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Families & Households
1 - 5 = Perspectives
6 ­ 10 = Couples
11 - 14 = Childhood
15 - 19 = Demography
20 - 24 = Changing family patterns
25 ­ 27 = Family Diversity
28 ­ 31 = Social Policy…read more

Slide 2

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The functionalist Perspective (consensus)
Background: Society based on value consensus, enabling them to meet society's needs & achieve shared
objectives. Organic analogy used because it's a system made up of sub-systems that all depend on each other, as
society depends on primary and secondary agents.
Murdock (1949) says nuclear family is universal institution with universal functions, and no other agent will
perform these vital functions. The functions are to:
Stable satisfaction of the sex drive ­ by preventing social disruption caused by sexual `free-for-all'.
Reproduction of the next generation ­ without which society could not continue,
Socialisation of the young ­ into societies shared norms and values.
Meeting members economic needs ­ such as food and shelter.
Parson's Functional fit theory (1955) looks at nuclear family in modern society. Says family has been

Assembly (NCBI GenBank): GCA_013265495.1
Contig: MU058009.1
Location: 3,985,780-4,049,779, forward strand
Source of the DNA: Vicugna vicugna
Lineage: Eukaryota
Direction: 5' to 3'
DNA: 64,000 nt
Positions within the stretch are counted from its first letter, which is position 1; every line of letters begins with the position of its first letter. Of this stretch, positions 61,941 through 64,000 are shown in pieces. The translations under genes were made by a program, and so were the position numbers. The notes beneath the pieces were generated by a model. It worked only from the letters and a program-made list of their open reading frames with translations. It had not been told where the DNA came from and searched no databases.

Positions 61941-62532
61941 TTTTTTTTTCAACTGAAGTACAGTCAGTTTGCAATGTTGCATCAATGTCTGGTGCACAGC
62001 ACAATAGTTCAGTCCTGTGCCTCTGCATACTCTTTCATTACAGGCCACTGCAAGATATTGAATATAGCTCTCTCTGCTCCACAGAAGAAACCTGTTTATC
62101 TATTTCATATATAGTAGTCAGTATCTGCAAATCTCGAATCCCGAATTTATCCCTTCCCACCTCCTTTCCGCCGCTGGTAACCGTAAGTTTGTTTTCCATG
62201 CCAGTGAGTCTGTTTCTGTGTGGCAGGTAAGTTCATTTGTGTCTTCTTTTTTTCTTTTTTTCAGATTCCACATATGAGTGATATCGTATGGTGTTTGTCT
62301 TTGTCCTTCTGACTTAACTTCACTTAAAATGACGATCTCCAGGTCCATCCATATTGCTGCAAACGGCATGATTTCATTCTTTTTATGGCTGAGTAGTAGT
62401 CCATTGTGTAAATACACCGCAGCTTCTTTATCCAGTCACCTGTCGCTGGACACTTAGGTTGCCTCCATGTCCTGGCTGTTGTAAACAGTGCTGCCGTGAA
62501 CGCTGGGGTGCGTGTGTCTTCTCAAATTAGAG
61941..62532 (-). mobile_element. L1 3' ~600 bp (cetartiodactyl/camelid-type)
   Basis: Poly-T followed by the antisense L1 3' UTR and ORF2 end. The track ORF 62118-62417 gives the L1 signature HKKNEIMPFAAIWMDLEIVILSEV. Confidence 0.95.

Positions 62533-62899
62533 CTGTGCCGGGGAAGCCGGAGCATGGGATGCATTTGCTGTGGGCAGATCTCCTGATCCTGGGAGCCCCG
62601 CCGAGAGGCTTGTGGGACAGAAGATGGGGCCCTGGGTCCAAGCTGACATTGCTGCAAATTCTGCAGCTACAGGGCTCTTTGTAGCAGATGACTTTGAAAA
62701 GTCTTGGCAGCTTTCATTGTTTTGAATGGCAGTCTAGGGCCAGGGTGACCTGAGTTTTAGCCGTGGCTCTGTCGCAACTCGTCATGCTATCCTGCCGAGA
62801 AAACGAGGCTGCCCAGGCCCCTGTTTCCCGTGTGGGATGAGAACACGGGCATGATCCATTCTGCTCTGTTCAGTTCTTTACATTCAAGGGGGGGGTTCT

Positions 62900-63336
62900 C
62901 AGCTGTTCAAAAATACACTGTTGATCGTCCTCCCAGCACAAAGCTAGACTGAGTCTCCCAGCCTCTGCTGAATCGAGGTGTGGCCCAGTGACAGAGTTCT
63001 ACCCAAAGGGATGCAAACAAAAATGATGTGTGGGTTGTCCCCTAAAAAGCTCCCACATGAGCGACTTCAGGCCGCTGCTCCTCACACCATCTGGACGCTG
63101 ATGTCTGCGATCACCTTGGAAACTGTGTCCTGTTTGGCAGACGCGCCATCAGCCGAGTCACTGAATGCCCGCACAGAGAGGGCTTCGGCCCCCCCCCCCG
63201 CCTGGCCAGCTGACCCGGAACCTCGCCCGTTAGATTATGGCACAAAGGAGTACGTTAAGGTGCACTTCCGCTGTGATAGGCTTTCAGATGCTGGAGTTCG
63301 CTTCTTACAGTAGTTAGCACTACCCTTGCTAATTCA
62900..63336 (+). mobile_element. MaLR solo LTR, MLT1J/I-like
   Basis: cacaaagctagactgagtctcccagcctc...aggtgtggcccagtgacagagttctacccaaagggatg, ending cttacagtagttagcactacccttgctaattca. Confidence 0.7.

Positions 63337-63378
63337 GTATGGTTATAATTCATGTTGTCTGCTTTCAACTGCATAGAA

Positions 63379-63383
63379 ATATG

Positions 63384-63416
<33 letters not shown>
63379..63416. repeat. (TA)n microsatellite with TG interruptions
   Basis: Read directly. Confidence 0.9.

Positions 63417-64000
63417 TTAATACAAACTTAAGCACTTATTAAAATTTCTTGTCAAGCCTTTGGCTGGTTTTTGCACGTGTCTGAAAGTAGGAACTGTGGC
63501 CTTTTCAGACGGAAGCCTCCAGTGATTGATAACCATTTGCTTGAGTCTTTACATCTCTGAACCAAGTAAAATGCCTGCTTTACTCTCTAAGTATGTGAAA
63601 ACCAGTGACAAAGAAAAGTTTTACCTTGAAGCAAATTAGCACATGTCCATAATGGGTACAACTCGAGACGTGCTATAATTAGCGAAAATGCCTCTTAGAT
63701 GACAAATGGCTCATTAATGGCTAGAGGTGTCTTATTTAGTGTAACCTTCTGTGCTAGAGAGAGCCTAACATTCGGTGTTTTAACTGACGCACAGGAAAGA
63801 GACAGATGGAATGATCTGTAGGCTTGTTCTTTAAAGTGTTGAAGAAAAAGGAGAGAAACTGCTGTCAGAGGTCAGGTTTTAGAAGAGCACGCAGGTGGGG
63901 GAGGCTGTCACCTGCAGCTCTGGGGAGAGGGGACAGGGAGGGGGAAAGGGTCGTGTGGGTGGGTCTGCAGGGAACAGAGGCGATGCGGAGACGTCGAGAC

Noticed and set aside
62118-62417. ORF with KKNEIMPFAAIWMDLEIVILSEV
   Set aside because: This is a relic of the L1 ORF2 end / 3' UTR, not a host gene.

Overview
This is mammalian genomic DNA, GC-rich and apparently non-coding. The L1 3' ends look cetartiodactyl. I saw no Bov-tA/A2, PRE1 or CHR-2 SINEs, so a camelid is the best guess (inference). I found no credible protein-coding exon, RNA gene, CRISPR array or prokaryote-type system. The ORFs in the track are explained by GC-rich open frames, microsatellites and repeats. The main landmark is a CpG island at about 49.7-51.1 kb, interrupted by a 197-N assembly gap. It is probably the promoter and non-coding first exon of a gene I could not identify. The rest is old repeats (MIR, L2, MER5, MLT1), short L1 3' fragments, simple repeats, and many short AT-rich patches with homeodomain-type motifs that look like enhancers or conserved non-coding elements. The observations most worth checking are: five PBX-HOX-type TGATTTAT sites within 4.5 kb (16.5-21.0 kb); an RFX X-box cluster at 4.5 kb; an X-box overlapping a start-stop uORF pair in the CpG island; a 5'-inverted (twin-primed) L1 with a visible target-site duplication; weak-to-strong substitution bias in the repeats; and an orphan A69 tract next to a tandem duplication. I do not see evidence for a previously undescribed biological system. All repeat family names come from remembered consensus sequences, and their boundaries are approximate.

increasingly specialised because functions which families were responsible for in pre-industrial societies (caring
for elderly) have been taken over by specialised institutions such as social services. However still performs two
Primary socialisation of children - Every individual must learn the shared norms and values of society, and
without this there would be no consensus, so social life would be impossible.
Stabilisation of adult personalities ­ Unstable personalities affect the smooth running of society. Families help
stabilise adult behaviour in two ways. First, partners provide emotional support. Second, parents indulge in childish
side when playing with children. It provides adult releases from strains of everyday life. This is known as the warm
bath theory. For this industrial society to function it needs:
A geographically mobile workforce ­ in pre-industrial society, people spent life in 1 place, working in same
village however modern society requires people to move to where jobs are and nuclear family is more fitted to this.
A socially mobile workforce ­ essential that most talented are in most important jobs, no matter what their
background. In modern society status is achieved by own efforts rather than being given to them at birth therefore
he argues that nuclear family is better fitted form their own nuclear family, avoiding conflict.…read more

Slide 3

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Marxist Perspective (conflict)
Background: Marx was influenced by Hegel, who said when ideas conflict, they bring new ideas
(dialectics). He said its systems surrounding us which determine ideas, not ideas influencing system.
Capitalist society based on unequal conflict between two social classes:
Bourgeoisie - Capitalist class (means of production).
Proletariat - Working class (labour exploited by Bourgeoisie).
Marxists see all institutions as maintaining class inequality & a state of false class consciousness, so
therefore family is benefitting capitalist system. The functions family perform are:
1)Inheritance of property: The key factor in determining shape of society's institutions, is mode of